ward flow (Lee et al. 1994). This feature may provide insight
into the distribution and transport of G.
From the west
coast of Florida to the Atlantic in 1994-1995 (T. Lee pers.
comm.). The bloom started in September 1994, between
Tampa Bay and Sanibel Island off the west coast of Florida.
In January and February 1995, extensive fish kills were re-
ported in >5,000 km2 of open water westward from the Flor-
ida mainland to the Dry Tortugas; a sample with 1.5X lo5
cells liter-’ was counted from Sanibel on 1X January. In
February, coincident with fish kills off the southwest Florida
coast, a sample from 12 km off Duck Key (14 February
1995) contained 9.6X 10” cells liter-’ (Fig. 9). Concern about
the possibility of G.
transport to the Atlantic prompted
sampling off West Palm Beach from September 1994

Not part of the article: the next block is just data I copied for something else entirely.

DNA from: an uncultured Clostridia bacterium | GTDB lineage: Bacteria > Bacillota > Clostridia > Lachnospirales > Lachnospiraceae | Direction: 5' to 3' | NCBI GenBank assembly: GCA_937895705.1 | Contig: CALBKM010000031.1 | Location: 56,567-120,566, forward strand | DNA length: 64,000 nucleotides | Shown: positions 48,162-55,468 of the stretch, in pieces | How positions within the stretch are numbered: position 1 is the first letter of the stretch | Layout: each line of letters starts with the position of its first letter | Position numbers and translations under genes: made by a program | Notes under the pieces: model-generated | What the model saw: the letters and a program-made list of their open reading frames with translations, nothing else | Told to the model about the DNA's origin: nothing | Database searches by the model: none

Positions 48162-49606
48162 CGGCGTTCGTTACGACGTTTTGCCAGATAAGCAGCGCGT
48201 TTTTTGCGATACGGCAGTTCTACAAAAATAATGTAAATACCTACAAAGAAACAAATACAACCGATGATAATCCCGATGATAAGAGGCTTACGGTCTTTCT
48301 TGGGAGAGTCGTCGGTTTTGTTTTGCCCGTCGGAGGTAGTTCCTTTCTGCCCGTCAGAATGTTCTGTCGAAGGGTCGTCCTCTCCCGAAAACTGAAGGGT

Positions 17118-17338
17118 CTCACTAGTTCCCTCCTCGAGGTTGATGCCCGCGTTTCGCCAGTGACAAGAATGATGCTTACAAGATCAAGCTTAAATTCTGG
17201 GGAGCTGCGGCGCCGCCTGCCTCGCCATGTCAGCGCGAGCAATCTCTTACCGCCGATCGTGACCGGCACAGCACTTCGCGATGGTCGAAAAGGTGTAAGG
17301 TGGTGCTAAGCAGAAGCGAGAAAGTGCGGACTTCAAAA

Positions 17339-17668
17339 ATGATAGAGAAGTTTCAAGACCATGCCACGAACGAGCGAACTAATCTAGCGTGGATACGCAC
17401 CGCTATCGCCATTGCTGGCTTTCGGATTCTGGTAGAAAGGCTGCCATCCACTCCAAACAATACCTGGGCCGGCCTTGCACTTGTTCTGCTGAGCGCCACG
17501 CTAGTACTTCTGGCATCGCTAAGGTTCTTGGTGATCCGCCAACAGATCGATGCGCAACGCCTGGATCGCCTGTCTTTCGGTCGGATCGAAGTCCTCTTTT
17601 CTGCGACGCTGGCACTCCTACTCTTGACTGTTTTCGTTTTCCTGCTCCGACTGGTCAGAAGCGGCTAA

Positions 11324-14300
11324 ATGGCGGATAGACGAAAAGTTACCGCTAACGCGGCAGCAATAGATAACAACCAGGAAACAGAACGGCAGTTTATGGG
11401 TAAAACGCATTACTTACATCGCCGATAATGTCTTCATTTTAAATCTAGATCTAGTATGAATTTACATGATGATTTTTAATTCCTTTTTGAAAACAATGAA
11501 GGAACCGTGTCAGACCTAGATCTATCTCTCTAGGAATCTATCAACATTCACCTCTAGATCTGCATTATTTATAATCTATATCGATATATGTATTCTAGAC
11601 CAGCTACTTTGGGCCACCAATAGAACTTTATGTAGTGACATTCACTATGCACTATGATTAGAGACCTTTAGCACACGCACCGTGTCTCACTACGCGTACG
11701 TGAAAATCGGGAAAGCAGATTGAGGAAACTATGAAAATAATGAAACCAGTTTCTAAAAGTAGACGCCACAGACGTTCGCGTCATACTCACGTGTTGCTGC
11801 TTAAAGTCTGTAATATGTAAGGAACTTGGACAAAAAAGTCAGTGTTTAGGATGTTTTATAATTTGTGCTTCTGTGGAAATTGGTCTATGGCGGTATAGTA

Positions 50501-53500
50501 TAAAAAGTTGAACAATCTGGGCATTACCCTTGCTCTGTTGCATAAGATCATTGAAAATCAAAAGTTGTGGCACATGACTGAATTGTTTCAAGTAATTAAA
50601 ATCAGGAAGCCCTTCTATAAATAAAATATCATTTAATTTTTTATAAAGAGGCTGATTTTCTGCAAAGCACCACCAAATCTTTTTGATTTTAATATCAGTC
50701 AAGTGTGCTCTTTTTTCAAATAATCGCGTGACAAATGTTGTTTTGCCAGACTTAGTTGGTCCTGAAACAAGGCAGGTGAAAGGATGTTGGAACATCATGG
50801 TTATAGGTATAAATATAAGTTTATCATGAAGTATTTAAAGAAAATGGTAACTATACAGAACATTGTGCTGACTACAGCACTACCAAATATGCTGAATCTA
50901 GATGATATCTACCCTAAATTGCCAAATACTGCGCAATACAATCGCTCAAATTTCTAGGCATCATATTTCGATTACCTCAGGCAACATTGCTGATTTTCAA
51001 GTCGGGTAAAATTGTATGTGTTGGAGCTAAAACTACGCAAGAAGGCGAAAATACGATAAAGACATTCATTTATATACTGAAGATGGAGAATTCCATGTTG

through early March 1995. Cell counts at West Palm Beach
were only O-6 cells liter-’ from September to December
1994 but from 17 to 24 February 1995, as the Gulf Stream
impinged on the West Pplm Beach sampling site and formed
a meander, G.
cell densities increased to -2X lo4 cells
liter-’ (Fig. 10) (Steidinger et al. 1995). As the Gulf Stream
moved offshore, away From the sampling area, cell numbers
decreased (27 February-3 March). From 3 to 7 March 1995,
samples from the Occulina Reef National Park (-27”53’N,
79”58’W) off Cape Canaveral, north of the West Palm Beach
site contained O-80 cells liter-.‘, but the Gulf Stream did not
impinge on the reef during the 4-d sampling period. Fourteen
days after the Gulf Stream meander migrated past West Palm
cells were found in 10 of 12 samples from
the outer shelf of Onslow Bay, North Carolina (33”51’N,
76”53’W, 23.4’), >l,OOO km downstream. Although the cell
counts were low (55 cells liter .I) the presence of G.
in >80% of the samples is unusual in early March. Fortu-
nately, the dire oceanic menace (as depicted by the